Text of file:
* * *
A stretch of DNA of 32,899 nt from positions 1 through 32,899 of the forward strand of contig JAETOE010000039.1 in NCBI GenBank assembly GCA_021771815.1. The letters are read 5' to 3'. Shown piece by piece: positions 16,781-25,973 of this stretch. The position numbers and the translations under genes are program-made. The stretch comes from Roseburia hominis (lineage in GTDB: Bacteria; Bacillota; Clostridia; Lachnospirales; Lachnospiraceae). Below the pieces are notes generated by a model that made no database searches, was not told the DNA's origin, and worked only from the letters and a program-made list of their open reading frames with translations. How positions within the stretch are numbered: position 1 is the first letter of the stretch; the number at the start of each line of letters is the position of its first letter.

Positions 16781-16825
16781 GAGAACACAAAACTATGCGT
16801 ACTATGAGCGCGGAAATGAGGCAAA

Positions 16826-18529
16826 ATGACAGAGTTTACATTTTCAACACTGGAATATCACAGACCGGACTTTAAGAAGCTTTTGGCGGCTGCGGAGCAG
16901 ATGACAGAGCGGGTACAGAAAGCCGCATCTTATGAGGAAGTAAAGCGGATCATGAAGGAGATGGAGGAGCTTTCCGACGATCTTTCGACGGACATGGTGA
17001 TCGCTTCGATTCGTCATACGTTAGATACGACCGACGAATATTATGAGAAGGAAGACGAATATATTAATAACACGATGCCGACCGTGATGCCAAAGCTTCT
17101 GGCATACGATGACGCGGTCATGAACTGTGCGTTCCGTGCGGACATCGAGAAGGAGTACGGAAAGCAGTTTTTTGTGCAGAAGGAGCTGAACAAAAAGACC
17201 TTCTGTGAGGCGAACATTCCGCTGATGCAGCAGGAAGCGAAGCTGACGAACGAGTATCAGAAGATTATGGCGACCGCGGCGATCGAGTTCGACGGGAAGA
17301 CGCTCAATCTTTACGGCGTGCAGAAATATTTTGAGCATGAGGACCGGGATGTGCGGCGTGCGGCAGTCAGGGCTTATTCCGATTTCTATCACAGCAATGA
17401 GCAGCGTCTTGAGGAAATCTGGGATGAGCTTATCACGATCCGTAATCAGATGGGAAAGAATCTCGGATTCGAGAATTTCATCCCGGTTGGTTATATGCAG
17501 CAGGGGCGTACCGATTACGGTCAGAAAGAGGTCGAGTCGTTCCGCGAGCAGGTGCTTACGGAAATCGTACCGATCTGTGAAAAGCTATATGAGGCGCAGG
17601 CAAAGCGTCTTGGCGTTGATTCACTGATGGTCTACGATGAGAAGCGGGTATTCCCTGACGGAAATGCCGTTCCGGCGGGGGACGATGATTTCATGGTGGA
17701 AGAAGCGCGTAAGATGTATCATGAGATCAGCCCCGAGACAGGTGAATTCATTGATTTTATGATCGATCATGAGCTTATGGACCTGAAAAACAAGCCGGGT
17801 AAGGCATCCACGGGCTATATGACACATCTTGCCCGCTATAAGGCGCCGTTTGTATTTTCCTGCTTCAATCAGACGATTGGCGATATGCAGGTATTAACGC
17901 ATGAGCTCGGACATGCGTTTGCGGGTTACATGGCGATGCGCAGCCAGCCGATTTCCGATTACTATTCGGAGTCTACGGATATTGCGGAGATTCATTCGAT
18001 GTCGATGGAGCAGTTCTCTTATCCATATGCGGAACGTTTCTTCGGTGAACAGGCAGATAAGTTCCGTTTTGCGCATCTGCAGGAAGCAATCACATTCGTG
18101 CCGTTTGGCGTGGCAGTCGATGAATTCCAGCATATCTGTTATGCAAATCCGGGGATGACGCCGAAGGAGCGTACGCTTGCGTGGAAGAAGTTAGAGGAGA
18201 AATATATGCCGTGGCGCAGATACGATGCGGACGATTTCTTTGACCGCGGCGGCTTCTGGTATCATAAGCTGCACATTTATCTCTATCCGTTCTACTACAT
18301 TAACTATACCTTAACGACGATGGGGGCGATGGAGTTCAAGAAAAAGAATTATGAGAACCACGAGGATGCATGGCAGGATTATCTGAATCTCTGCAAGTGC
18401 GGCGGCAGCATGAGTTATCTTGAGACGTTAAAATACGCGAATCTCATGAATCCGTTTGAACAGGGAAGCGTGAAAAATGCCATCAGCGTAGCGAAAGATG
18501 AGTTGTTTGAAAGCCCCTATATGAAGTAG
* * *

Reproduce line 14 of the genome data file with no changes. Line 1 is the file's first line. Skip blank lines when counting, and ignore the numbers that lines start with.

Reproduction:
17601 CAAAGCGTCTTGGCGTTGATTCACTGATGGTCTACGATGAGAAGCGGGTATTCCCTGACGGAAATGCCGTTCCGGCGGGGGACGATGATTTCATGGTGGA